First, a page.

Freeman asked for clarification of the purpose of the executive session. He understood it was for a question and answer interaction between Commissioners and counsel.  O'Grady indicated that based on the agenda items, the executive session could also include discussion of the issues, but that no action, other than giving direction to counsel would be taken.

After nearly two hours, the AIRC reconvened in public session.  McNulty made a motion to authorize counsel to proceed, pursuant to ARS § 38-431.07 B. That statute states:
A public body shall not expend public monies to employ or retain legal counsel to provide legal services or representation to the public body or any of its officers in any legal action commenced pursuant to any provisions of this article, unless the public body has authority to make such expenditure pursuant to other provisions of law and takes a legal action at a properly noticed open meeting approving such expenditure prior to incurring any such obligation or indebtedness.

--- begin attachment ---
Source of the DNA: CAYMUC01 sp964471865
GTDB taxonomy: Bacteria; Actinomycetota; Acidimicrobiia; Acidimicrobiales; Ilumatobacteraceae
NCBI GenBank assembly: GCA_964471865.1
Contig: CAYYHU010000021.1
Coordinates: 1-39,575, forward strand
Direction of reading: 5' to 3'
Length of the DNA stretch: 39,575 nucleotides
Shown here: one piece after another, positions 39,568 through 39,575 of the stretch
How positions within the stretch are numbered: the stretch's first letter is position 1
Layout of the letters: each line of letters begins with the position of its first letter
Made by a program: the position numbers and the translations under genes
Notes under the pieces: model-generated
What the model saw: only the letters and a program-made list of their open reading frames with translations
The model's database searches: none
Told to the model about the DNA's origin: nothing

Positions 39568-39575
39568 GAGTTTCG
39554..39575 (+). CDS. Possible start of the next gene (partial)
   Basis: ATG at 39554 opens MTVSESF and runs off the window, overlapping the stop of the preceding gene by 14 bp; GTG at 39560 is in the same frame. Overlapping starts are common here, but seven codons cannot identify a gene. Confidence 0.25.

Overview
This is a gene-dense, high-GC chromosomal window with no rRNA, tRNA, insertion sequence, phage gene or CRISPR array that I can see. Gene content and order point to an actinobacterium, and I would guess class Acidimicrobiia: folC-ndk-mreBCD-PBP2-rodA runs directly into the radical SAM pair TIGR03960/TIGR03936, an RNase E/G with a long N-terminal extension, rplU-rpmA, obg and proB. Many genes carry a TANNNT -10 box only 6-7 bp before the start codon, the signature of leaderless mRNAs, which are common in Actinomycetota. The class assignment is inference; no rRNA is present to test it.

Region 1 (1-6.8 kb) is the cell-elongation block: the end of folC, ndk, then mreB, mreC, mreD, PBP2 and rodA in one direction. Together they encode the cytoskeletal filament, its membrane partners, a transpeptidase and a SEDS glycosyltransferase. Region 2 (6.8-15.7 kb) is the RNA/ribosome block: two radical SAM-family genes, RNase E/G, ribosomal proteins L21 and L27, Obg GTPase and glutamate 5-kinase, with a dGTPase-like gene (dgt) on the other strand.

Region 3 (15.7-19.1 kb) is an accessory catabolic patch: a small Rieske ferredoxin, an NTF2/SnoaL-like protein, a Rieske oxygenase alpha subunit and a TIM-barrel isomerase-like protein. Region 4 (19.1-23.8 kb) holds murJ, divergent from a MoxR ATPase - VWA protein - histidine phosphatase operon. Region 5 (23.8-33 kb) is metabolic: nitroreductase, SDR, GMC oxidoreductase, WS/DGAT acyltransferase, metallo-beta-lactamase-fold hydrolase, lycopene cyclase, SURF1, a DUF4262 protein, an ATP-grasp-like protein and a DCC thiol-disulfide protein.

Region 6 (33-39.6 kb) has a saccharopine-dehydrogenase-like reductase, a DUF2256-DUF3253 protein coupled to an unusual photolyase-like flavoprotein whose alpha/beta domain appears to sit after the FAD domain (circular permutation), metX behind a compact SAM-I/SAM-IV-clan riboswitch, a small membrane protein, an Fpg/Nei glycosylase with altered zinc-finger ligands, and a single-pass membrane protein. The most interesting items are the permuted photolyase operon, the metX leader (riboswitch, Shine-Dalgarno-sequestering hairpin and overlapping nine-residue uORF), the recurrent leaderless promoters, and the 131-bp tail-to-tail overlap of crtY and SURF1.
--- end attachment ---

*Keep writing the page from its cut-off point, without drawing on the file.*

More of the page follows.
Herrera seconded the motion.  In discussion on the motion, Freeman expressed his concern that this motion not be considered carte blanche approval in the event other, thus far unforeseen, situations arise.  The motion was amended to narrow the scope to this preliminary investigation as indicated in the AG's initial press release, but NOT to relate to any potential future enforcement action. Other discussion on it suggested they believed the motion was not necessary but "just in case," they would be covered.

Freeman said he does NOT support this decision today because it appeared the AIRC was authorizing counsel to act if the AG does initiate enforcement action.  He mentioned that it could entail substantial expenditure of funds if that happens, and if it comes to that, he wants to be able to consider proposed budgets on potential legal action.